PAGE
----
10 Accounting for Fixed Assets When a fixed asset is acquired in exchange or in part exchange for another asset, the cost of the asset acquired should be recorded either at fair market value or at the net book value of the asset given up, adjusted for any balancing payment or receipt of cash or other consideration. For these purposes fair market value may be determined by reference either to the asset given up or to the asset acquired, whichever is more clearly evident. Fixed asset acquired in exchange for shares or other securities in the enterprise should be recorded at its fair market value, or the fair market value of the securities issued, whichever is more clearly evident. 23. Subsequent expenditures related to an item of fixed asset should be added to its book value only if they increase the future benefits from the existing asset beyond its previously assessed standard of performance. 24. Material items retired from active use and held for disposal should be stated at the lower of their net book value and net realisable value and shown separately in the financial statements. 25. Fixed asset should be eliminated from the financial statements on disposal or when no further benefit is expected from its use and disposal. 26. Losses arising from the retirement or gains or losses arising from disposal of fixed asset which is carried at cost should be recognised in the profit and loss statement. 27. When a fixed asset is revalued in financial statements, an entire class of assets should be revalued, or the selection of assets for revaluation should be made on a systematic basis. This basis should be disclosed. 28. The revaluation in financial statements of aclassof assets should not result in the net book value of that class being greater than the recoverable amount of assets of that class. 29. When a fixed asset is revalued upwards, any accumulated depreciation existing at the date of the revaluation should not be credited to the profit and loss statement.

11 106 AS An increase in net book value arising on revaluation of fixed assets should be credited directly to owners interests under the head of revaluation reserve, except that, to the extent that such increase is related to and not greater than a decrease arising on revaluation previously recorded as a charge to the profit and loss statement, it may be credited to the profit and loss statement. A decrease in net book value arising on revaluation of fixed asset should be charged directly to the profit and loss statement except that to the extent that such a decrease is related to an increase which was previously recorded as a credit to revaluation reserve and which has not been subsequently reversed or 31. The provisions of paragraphs 23, 24 and 25 are also applicable to fixed assets included in financial statements at a revaluation. 32. On disposal of a previously revalued item of fixed asset, the difference between net disposal proceeds and the net book value should be charged or credited to the profit and loss statement except that to the extent that such a loss is related to an increase which was previously recorded as a credit to revaluation reserve and which has not been subsequently reversed or utilised, it may be charged directly to that account. 33. Fixed assets acquired on hire purchase terms should berecorded at their cash value, which, if not readily available, should be calculated by assuming an appropriate rate of interest. They should be shown in the balance sheet with an appropriate narration to indicate that the enterprise does not have full ownership thereof. 34. In the case of fixed assets owned by the enterprise jointly with others, the extent of the enterprise s share in such assets, and the proportion of the original cost, accumulated depreciation and written down value should be stated in the balance sheet. Alternatively, the pro rata cost of such jointly owned assets may be grouped together with similar fully owned assets with an appropriate disclosure thereof. 35. Where several fixed assets are purchased for a consolidated price, the consideration should be apportioned to the various assets on a fair basis as determined by competent valuers. 36. Goodwill should be recorded in the books only when some consideration in money or money sworthhasbeenpaid for it. Whenever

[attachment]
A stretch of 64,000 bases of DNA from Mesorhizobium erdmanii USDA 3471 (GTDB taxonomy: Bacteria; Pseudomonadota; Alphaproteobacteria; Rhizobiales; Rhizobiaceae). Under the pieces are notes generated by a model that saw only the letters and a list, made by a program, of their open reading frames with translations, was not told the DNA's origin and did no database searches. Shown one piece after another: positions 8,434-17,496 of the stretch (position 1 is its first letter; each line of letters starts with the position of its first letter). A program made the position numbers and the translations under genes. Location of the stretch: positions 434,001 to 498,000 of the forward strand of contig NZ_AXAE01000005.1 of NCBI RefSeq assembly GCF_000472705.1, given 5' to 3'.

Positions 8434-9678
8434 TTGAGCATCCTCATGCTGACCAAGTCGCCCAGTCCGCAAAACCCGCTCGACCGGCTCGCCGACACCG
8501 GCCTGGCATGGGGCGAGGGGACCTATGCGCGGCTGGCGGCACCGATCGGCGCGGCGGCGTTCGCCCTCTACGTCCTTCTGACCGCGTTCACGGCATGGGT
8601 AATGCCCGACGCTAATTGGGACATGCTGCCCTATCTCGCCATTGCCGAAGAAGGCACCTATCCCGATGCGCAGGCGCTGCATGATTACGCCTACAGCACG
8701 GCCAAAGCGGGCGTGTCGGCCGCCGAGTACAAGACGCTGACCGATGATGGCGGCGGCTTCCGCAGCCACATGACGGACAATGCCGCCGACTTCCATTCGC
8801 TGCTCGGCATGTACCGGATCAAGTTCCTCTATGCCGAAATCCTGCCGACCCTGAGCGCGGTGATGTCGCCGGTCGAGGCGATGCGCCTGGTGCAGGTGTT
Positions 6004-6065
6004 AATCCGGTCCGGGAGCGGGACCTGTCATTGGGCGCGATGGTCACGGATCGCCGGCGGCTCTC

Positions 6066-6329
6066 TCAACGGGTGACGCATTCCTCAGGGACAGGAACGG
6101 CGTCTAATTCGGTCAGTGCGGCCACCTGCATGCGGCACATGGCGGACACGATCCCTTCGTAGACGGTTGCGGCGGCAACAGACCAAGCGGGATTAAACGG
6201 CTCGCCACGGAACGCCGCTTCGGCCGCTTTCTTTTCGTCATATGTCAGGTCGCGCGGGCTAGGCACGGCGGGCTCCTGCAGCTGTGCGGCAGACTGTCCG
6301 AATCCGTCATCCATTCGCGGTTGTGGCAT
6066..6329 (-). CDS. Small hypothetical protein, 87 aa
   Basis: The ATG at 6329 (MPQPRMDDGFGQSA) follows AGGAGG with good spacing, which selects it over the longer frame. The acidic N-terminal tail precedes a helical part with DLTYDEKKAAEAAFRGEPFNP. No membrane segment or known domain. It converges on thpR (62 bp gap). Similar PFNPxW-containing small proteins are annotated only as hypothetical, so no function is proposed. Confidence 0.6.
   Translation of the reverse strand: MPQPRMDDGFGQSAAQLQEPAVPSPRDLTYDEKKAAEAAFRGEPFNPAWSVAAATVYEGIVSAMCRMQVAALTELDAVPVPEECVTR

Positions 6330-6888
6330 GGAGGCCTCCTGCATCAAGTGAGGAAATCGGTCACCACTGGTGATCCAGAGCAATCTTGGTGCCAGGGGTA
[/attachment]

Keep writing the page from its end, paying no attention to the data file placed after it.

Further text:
12 Accounting for Fixed Assets 107 a business is acquired for a price (payable in cash or in shares or otherwise) which is in excess of the value of the net assets of the business taken over, the excess should be termed as goodwill. Disclosure 37. The following information should be disclosed in the financial statements: (i) gross and net book values of fixed assets at the beginning and end of an accounting period showing additions, disposals, acquisitions and other movements; (ii) expenditure incurred on account of fixed assets in the course of construction or acquisition; and (iii) revalued amounts substituted for historical costs of fixed assets, the method adopted to compute the revalued amounts, the nature of indices used, the year of any appraisal made, and whether an external valuer was involved, in case where fixed assets are stated at revalued amounts.